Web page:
The federal Department of Labor (DOL) continues to update its Families First Coronavirus Response Act (FFCRA) FAQ leading up to the April 1, 2020 implementation. Over the past week, the DOL has supplemented the FFCRA FAQ several times to provide guidance and clarifications concerning lingering questions. Some of the recent clarifications we find helpful are below.

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As people everywhere struggle to adjust to the rapid changes caused by the COVID-19 outbreak, the financial impact on businesses and employees has been a primary concern.  Employees are facing reduced work hours and layoffs as businesses scale back or close. At the same time, employees are dealing with the reality of a serious health threat to themselves and family members.  The scale of disruption to the normal functioning of businesses and to people’s lives is unprecedented.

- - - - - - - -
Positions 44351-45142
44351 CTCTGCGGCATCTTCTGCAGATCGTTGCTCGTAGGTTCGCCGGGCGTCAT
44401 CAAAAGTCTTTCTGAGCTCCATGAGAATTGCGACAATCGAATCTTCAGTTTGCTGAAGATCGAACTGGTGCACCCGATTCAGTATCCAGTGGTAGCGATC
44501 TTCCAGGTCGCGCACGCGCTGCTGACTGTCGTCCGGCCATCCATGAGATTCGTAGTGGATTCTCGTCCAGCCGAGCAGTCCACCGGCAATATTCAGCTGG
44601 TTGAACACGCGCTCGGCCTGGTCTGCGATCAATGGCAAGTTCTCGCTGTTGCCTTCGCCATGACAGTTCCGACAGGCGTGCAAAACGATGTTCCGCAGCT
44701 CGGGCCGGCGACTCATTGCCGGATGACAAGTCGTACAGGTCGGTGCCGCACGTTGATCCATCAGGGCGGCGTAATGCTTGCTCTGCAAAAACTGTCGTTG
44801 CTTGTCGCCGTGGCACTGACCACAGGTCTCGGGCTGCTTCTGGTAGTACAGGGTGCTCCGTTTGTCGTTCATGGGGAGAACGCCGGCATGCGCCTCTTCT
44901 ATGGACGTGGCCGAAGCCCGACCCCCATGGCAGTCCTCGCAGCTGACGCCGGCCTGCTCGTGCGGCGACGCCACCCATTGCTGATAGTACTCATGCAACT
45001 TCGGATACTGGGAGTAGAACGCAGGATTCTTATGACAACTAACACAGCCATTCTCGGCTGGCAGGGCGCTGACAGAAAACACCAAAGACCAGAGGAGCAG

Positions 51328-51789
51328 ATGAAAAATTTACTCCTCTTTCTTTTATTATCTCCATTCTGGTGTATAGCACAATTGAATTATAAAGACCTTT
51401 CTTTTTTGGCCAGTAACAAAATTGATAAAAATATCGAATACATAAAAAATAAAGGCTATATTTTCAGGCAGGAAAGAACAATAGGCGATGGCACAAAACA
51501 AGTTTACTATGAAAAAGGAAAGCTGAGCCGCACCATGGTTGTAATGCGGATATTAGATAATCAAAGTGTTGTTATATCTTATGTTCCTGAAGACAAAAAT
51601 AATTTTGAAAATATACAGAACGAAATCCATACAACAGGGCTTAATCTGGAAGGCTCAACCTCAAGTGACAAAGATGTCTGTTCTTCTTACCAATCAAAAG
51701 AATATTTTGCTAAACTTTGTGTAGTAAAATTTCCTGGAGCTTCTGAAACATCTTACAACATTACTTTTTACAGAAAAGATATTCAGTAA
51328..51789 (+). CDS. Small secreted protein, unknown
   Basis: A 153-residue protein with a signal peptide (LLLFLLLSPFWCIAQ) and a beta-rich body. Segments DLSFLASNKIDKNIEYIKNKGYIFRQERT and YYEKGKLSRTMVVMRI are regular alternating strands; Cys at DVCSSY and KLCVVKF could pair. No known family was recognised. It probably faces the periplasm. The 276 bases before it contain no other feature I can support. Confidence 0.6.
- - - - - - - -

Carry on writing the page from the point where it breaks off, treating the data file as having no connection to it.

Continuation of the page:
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On September 5, 2017, the Connecticut Appellate Court affirmed the Superior Court’s entry of summary judgment in favor of the employer in a case involving the thorny issue of whether an extended leave of absence is a reasonable accommodation. Thomson v. Department of Social Services, 176 Conn. App. 122, AC 38851. Both the Superior Court and the Appellate Court rejected the employee’s claim that her employer had failed to accommodate her disability in terminating her employment while on extended leave after she had exhausted FMLA leave. This decision is an important victory for employers. It makes a strong statement that employers need not grant open-ended leaves of absence under state law. On the facts presented, the court concluded that the employee was not entitled to proceed to trial. Summary judgment decisions in the employer’s favor in state court are rare. Rarer still is the affirmation of the Appellate Court on an issue that vexes human resources departments around the state.
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